That was, of course, according to the message posted at gamecenter on closing day, and could have been outright lies for all I know.

  • To some extent, I agree. But in the good-old-days, I played:

    Wing Commander 1-4, Privateer
    King's Quest 4-7
    Dagger of Amon-Ra, Gabriel Knight 1
    Loom, Fate of Atlantis, Sam and Max
    Ultima 4-7

    Now I play... almost nothing. Where are the modern equivalents? Now I spend all my 'gaming' time trying to reverse-engineer Ultima7.

  • I would also say they extended their coverage way farther than they should have. There's nothing wrong with a online magazine that covers one platforms(like PC Gamer Online) or even many platforms(like Next Generation Online), but Daily Radar had to be the end-all-do-all website that covered Games,Showbusiness, Technology/Gadgets, and even its own humor section. They had way to big of staff with alot of time on their hands. Especially one that was funded by banner ads

    I knew their death was on the wall when you couldn't browse the site with out getting pop-up ads all over the place. That was already with the banner ads that were already plastered on the page and clever little link box ads for Online Gambling (Did they even think about their Demographic audience?) that would pop-up if you left your mouse cursor idle.

    Screw Daily Radar and screw Imagine Publishing [imaginemedia.com] for creating it. I still blame the death of many good websites(NGO, PC Gamer Online)on Daily Rader and it won't be missed in my opinion. There are much better websites out there.


    Backyard Boxing online? [stevesbackyardboxing.org]That's unpossible!
    ICQ:47685501
  • by gargle (97883) on Monday April 30, 2001 @10:44PM (#254792) Homepage
    The trouble with sites like dailyradar is that they take an army of paid staff to do what a couple of hobbyists do just as well.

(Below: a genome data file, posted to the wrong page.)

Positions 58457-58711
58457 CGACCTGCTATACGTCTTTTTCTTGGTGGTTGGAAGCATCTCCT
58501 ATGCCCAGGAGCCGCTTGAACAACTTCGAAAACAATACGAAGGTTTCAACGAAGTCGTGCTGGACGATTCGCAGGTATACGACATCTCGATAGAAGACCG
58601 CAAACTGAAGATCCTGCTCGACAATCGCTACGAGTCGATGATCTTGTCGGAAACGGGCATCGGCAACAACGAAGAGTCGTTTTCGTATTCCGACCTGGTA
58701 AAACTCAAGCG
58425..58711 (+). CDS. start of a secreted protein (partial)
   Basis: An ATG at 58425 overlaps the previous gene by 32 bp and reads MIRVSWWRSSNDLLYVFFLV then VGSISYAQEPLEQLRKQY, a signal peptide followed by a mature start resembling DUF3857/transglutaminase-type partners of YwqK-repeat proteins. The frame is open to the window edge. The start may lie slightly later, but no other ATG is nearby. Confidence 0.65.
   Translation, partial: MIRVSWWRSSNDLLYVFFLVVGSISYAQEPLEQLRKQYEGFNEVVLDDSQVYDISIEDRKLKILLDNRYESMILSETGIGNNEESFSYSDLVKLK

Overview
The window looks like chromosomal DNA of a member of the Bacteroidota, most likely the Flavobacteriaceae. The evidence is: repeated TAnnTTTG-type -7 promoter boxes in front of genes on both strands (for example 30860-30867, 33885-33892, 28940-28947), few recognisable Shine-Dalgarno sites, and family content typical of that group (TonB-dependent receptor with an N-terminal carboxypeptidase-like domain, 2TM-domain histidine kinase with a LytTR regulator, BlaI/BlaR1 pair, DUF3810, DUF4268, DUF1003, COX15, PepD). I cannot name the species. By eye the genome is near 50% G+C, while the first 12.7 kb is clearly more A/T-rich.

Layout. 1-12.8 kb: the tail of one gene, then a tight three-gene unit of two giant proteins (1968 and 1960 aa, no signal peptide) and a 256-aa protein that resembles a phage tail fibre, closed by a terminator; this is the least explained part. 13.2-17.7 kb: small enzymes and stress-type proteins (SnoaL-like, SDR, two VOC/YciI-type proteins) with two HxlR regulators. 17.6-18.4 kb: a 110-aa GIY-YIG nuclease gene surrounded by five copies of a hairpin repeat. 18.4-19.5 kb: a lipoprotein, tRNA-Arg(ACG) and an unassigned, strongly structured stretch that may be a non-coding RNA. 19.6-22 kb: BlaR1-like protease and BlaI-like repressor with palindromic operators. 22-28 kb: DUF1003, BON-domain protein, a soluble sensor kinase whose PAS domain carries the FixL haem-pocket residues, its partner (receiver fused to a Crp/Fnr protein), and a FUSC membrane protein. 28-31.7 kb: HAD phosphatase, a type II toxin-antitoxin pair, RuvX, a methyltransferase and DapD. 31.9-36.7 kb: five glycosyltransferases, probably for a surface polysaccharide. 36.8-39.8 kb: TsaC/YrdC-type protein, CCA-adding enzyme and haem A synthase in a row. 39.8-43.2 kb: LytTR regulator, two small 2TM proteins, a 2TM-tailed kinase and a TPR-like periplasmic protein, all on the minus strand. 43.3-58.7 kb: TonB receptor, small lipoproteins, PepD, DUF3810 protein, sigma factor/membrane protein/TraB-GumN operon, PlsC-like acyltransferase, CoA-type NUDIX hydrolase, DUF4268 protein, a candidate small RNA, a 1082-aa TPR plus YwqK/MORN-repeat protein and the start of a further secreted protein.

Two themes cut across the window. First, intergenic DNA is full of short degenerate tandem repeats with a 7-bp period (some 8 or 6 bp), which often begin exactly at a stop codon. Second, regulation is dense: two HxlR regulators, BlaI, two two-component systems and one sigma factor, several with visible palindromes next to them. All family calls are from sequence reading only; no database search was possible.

• I called them dailySpamdar as when you went to their site, you would get a page with 3 banner ads and TWO popups! It was pretty outrageous and it made me quit going there, but I still hate to see them go under.
    ____________________
    Remember, not all /. users hate Windows or think Microsoft is out to get them!
  • First they send me a notice asking me to subscribe to Total Movie for 2 years (luckily I didn't) then the last issue of Total Movie says they are going monthly. Then they take down www.total-movie.com and I have to do a search on google to find out the magazine is canceled. They still owe me money!
    Meanwhile, I suscribe to Maximum PC back in Feb. I still have yet to recieve an issue. I emailed them last week and even though their web site promices replies within 48 hours, I have yet to get a responce. They owe me money for that too!
    So I think the whole damn company is in trouble.
  • I'm a litle confused... When I interviewed at Daily Radar about a year and a half ago, I was told (and saw) that the site was PHP-cached-as-HTML files. And I don't think it was Linux back then, but actually Solaris (I may be wrong about that last one though...)

    psxndc

  • You know, I really can't stand GameSpy, and I'm not alone. Two years ago, my feelings were different. They employed some very cool people, had some cool sites, and released cool software. The they slowly started to suck more and more ass, and their two best people (Fragmaster from planethalflife.com and Lowtax from planetquake.com) left under bad circumstances. These days, their PlanetEverything sites (10 more added every hour!) are of astoundingly bad quality, lacking almost any actual content and run by complete amateurs. Their software is bloated and slow; back to in-game server lists for me and many others. They're really nothing but a bad joke at this point.